pump, and oil pump, while auxiliary loads are accessories used in a vehicle’s operation, such as the power steering, air compressor, cooling fan, and air-conditioning compressor.

The energy losses for a Class 8 tractor with a 53-ft van trailer, fully loaded to 80,000 lb gross vehicle weight (GVW) and operating on a level road at 65 mph, for one hour, are shown in Table 5-1. The energy losses for a Class 3 to 6 medium duty truck, loaded to 26,000 lb GVW and operating on a level road at 40 mph for 1 hour, are shown in Table 5-2. (Note that this steady-state operating point is not typical of the duty cycle for a Class 3 to 6 medium-duty truck.) The energy losses for a 40-ft transit bus with one-half seated load (32,000 lb) and the air conditioning on, operating over the central business district cycle, for 1 hour, are shown in Table 5-3. Note the high percentage of energy devoted to auxiliary loads.

Vehicle energy balances such as those described in Tables 5-1 through 5-3 identify the energy required to propel a vehicle down the road at a specific speed and with a specific load. The following sections break down these areas of losses as follows: aerodynamics, auxiliary loads, rolling resistance, vehicle mass (weight), and idle reduction.

AERODYNAMICS

Truck Aerodynamics

Anyone comparing the commanding size of a tractor-van trailer combination to a small sedan or even a full-size sport utility vehicle (SUV) understands that the aerodynamic drag1 of these large vehicles exceeds that of any light-duty vehicle. Some quantitative comparisons of those differences will be made later. For now, consider again the energy summary for the tractor-van trailer given in Table 5-1 and Table 5-4. Clearly, for this class of truck, aerodynamic load reduction is a key for successful fuel consumption reduction.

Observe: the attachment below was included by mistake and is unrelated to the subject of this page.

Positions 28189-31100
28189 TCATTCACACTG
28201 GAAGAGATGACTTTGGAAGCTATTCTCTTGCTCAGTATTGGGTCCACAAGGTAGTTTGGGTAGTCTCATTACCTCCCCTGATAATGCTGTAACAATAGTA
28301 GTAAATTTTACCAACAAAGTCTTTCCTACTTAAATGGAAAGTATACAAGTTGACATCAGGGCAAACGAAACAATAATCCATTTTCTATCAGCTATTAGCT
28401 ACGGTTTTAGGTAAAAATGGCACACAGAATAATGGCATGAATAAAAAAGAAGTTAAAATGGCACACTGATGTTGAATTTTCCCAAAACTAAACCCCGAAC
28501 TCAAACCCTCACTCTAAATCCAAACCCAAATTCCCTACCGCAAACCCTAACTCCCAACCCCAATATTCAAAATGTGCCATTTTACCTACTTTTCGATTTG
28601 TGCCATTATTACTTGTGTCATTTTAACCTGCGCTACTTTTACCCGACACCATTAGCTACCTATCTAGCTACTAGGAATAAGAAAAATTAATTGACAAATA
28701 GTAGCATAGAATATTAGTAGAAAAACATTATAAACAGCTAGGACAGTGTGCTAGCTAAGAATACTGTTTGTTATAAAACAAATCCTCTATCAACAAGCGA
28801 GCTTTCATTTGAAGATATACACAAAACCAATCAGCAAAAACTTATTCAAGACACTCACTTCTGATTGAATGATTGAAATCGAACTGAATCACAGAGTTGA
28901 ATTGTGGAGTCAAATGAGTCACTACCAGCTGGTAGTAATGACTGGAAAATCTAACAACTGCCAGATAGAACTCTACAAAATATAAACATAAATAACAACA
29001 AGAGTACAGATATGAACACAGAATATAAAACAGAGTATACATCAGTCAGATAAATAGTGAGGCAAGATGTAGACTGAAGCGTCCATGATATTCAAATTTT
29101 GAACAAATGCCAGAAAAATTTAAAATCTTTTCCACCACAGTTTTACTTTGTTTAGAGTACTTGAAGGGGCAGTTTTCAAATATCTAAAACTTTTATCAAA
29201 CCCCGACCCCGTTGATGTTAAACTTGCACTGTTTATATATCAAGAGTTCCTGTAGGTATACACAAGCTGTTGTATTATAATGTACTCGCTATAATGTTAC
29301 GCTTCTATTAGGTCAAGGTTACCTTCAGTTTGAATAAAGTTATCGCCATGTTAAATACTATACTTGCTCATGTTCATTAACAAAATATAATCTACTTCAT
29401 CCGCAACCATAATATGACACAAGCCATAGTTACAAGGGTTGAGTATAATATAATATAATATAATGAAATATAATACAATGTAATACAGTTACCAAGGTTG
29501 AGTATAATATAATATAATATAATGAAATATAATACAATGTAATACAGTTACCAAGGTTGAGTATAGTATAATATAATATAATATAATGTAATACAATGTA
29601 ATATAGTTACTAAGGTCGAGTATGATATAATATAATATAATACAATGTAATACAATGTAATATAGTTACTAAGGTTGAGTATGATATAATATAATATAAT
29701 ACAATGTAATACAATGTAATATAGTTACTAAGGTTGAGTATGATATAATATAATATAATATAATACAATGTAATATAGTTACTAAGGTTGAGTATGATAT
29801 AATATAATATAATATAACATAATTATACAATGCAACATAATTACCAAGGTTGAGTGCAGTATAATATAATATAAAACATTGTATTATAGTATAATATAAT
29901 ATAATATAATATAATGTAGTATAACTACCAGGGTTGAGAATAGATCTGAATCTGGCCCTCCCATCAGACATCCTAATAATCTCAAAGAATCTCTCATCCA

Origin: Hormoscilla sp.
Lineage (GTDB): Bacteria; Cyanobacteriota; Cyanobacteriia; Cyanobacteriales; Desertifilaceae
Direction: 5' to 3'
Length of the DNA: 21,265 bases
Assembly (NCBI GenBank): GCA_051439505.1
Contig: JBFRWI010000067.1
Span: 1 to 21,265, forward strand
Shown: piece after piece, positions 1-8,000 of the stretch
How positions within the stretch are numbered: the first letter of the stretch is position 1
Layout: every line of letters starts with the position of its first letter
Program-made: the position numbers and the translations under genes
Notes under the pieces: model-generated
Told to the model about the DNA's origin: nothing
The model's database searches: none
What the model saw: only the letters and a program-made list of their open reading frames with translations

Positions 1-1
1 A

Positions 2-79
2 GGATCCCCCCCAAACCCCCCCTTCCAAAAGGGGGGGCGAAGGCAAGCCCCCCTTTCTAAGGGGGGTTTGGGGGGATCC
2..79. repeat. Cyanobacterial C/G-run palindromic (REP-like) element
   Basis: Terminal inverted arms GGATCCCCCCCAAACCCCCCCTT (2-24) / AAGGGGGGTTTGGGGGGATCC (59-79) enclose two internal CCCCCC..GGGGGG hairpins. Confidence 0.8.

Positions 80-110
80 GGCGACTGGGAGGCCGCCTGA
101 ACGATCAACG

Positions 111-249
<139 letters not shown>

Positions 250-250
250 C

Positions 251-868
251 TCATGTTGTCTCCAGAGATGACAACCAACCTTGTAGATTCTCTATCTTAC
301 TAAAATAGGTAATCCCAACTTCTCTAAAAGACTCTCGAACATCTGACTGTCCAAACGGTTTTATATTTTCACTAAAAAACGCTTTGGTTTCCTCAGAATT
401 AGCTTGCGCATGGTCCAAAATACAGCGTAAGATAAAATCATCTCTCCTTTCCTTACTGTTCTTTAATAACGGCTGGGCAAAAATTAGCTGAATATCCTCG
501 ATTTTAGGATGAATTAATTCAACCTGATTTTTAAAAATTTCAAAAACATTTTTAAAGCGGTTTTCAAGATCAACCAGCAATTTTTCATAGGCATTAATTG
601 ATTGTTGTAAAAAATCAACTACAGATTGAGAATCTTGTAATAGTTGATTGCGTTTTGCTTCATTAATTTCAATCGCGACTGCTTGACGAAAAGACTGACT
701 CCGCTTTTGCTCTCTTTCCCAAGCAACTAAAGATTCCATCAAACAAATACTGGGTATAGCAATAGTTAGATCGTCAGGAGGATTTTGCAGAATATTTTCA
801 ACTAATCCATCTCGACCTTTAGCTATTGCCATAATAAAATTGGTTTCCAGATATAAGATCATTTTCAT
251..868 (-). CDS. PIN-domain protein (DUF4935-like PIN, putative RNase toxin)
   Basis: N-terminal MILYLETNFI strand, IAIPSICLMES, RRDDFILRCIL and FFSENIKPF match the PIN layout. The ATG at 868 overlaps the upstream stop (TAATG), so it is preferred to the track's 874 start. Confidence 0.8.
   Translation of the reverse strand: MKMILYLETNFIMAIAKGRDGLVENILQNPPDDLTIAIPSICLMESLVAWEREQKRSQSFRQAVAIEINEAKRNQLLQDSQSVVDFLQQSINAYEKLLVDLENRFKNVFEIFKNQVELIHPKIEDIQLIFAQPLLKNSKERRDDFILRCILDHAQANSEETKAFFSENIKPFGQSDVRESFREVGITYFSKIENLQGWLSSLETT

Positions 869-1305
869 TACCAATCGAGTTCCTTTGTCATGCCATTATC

Early Studies

K.R. Cooper of the Canadian National Research Council summarized some of the earliest heavy truck wind tunnel testing performed in 1953 at the University of Maryland (Cooper, 2004). Many of the aerodynamic design solutions now available or being developed for Class 8 tractors and box van trailers were evaluated in that 1953 study. Those devices were shown to reduce aerodynamic drag by about 50 percent as compared to the predominant truck configurations of the 1950s (the cab-over-engine tractor). The “near-practical” streamlined result is shown in Figure 5-2.

Airshield introduced a commercial cab roof-top air deflector in about 1965. This device received some trucking company interest, especially after the 1973 petroleum crisis.

TABLE 5-1 Energy Balance for a Fully Loaded Class 8 Vehicle Operating on a Level Road at 65 mph for One Hour

Energy Sources

Baseline (kWh)

Baseline (hph)

Engine losses per hour

240

321.8

Auxiliary loads

15

20.1

Drivetrain energy

9

12.1

Aerodynamic energy

85

114.0

Rolling resistance energy

51

68.4

Total energy used per hour

400

536.4

NOTE: hph, horsepower-hour.

SOURCE: TIAX (2009), p. 2-3.

TABLE 5-2 Energy Balance for a Fully Loaded Class 3 to 6 Medium-Duty Truck (26,000 lb) Operating on a Level Road at 40 mph for One Hour

Energy Sources

Baseline (kWh)

Baseline (hph)

Engine losses per hour

73.1

98.0

Auxiliary loads

1.5

2.0

Drivetrain energy

3.3

4.4

Aerodynamic energy

18.9

25.3

Rolling Resistance energy

23.0

30.8

Total energy used per hour

119.8

160.6

NOTE: hph, horsepower-hour.

SOURCE: TIAX (2009), p. 2-5.

TABLE 5-3 Energy Balance for a 40-ft Transit Bus Operating over the Central Business District Cycle for One Hour

Energy Sources

Baseline (kWh)

Baseline (hph)

Engine losses per hour

86.8

116.4

Auxiliary loads

36.4

48.8

Drivetrain energy

13.4

18.0

Aerodynamic energy

1.3

1.7

Rolling resistance energy

7.2

9.7

Total energy used per hour

145.1

194.6

NOTE: Transit bus with one-half seated load (32,000 lb) and air conditioning on. [Baseline] hph, horsepower-hour.

SOURCE: TIAX (2009), p. 2-6.

TABLE 5-4 Operational Losses from Class 8 Tractor with Sleeper Cab-Van Trailer at 65 mph and GVW of 80,000 lb

Operating Load

Power Consumed (hp)

Power Consumed (%)

Aerodynamic

114

53

Rolling resistance

68

32

Auxiliaries

20

9

Drivetrain

12

6

Braking

0

0

Total

214

100

SOURCE: DOE (2008).

1

Aerodynamic drag refers to forces that oppose the motion of a vehicle through air.



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